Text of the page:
Hartikainen has shown well in two different opportunities, but both times the season is spent and the club is looking for injury replacements. Hartikainen’s job–as it was with Cleary–is to impress the coach during September and make the opening night lineup.

The Oilers job is to make sure they don’t miss out on a useful item. Looking around the NHL, we see men like Kyle Brodziak and Jason Chimera who would be quite helpful to the current group.  It’s a process for player and team. Teemu Hartikainen is knocking on the door, here’s hoping he does it again in six months the Oilers take the opportunity to open it.

    • Truth

      The poll is a trick question.

      Picking wins could perceievable mean wins in the next three games. However, it could also mean wins in the general context, next year and beyond, in which you would hope for the Oilers to lose the rest of the games and choose higher in the draft.

      Picking losses could mean the exact opposite.

      Picking rebuild is the safe choice.

  • paul wodehouse

    …but i’m still of the mind that there’s time for the likes of T. Hartikainen to develop in the A…

    as i’ve said before he’ll be a monster in the new arena… a Franzen type…not a mule but a thoroughbred hoss…

  • Neilio

    I think it says as much about our crappy drafting and player procurement than anything. Our first round draft picks were failing at an alarming rate back then too.

    • Mike Krushelnyski

      Also about the weakness of the farm system during that period. With the pantry full of decent prospects and god willing a roster full of actual NHL talent, we might start to see guys getting a year or two of seasoning in the AHL before coming up for good.

  • Quicksilver ballet

    It’s too bad she won’t live…but then again, who does.(Bladerunner)

    Hartikainen looks like he’ll be ready by the end of next yr, probably before Paajarvi.

  • DieHard

    I thought the Oilers were headed to a future that mostly required ELC players to audition in the A. You know, like what Detroit does. Now you’re saying if they don’t make it to the show from Junior the likely hood of a NHL career is remote to a little better than remote. Did I misread this?

    • Lowetide

      The Oilers ARE going to have a lot of kids audition on the farm, far more than they’ve had in the past. The lottery picks (Gagner, Hall, Eberle, this year’s first) are going to take up the skill spots and that leaves the role players–they’ll come from the AHL.

      Remember, this looks at March callups and their springboard to success. A player could make the team this fall and not be counted here.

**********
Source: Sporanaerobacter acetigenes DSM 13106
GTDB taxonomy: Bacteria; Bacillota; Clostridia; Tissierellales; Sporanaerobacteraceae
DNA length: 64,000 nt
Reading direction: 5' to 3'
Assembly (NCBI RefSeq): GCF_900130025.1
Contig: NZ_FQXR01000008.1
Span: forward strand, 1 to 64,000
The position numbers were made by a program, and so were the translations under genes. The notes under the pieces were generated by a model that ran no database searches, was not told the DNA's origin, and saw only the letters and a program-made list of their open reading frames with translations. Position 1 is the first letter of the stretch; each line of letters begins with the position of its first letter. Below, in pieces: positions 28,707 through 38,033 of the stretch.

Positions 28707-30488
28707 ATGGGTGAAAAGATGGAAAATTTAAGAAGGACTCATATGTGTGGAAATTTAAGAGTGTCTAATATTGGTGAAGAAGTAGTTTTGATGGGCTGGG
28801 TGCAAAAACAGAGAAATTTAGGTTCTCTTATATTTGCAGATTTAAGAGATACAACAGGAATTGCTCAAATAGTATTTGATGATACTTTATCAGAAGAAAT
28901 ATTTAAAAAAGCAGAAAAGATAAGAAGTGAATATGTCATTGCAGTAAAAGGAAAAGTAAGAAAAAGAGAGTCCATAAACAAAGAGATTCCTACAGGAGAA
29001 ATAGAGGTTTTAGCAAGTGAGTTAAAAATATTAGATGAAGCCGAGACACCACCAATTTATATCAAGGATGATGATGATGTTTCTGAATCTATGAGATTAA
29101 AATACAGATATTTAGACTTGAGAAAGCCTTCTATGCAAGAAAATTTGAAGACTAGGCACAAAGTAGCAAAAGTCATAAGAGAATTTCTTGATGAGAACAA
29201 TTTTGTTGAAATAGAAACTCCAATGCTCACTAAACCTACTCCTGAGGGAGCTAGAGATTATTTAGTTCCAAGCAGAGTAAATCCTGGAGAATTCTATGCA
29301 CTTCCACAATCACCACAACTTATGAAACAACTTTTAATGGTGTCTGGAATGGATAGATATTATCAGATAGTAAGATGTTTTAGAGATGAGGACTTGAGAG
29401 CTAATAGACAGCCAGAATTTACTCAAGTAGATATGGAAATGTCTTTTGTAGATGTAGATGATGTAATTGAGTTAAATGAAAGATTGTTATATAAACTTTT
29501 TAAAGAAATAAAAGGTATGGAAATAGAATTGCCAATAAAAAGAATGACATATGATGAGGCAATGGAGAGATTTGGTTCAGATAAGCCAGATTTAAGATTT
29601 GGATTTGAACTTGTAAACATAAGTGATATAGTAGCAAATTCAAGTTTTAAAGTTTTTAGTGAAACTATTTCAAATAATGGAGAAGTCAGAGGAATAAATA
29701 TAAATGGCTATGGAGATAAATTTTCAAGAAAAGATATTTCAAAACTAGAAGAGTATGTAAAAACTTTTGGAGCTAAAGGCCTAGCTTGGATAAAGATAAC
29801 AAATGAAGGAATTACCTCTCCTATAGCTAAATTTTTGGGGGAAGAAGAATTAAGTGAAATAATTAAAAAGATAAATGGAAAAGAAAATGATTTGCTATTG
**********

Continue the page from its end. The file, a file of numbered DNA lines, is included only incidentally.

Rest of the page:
Strictly looking at Hartikainen’s deadline and then a match from the past. Closest I could get was Cleary, but there are a lot of failed March callups (as these numbers suggest).

      Plus of course I’m counting only those who managed 300 NHL games. Completely possible for a player to come in and spend 2 or 3 seasons trying to establish themselves ala Pouliot or Nilsson.

      • Shaun Doe

        I know every team probably has examples of this, but at what point does it become worrysome that the organization has been wrong on so many servicable NHL players (Cleary, Chimera, Brodziak, Hejda, Glencross, etc)?

        I understand guys like Glencross were $$ issues so I do not begrudge the organization for that, but on the other guys – they were simply castoff and thrown away.

        • Dutchscooter

          Other teams are not immune; we over analyze the Oilers because they are our team. Ryan Jones, for one, was a waiver pickup. Dan Cleary made two other stops in his NHL career before he figured it out in Detroit.

    • Lowetide

      I’d bet money on him this fall. Oilers have Hall and will sign Smyth, but after that things are kind of fluid. The guy has size, a lot of try and good hands.

      If he can line up with some of those skill guys he’ll pop 20 imo.

  • Lowetide

    The Oil are in tough tonight, they look like tired bunch through that period. Too many minutes against Anaheim for some of those defencemen.

    Nuge looks half gassed tonight. Id be moving Eager up tonight, hes got some energy. Horcoff looks like hes 76 out there.

    Should of moved Omark in, just cause they need someone with energy.

  • Talbot17

    I think Harti makes the team next fall, pending a solid off season or if the Oilers go out and add grit. I actually see him making the opening night line up ahead of Magnus because he can be slotted on lines 1 to 3 (as we have seen) while Magnus seems like a 2nd line lock. At this point i think the Oil still should focus the offseason on defense regardless.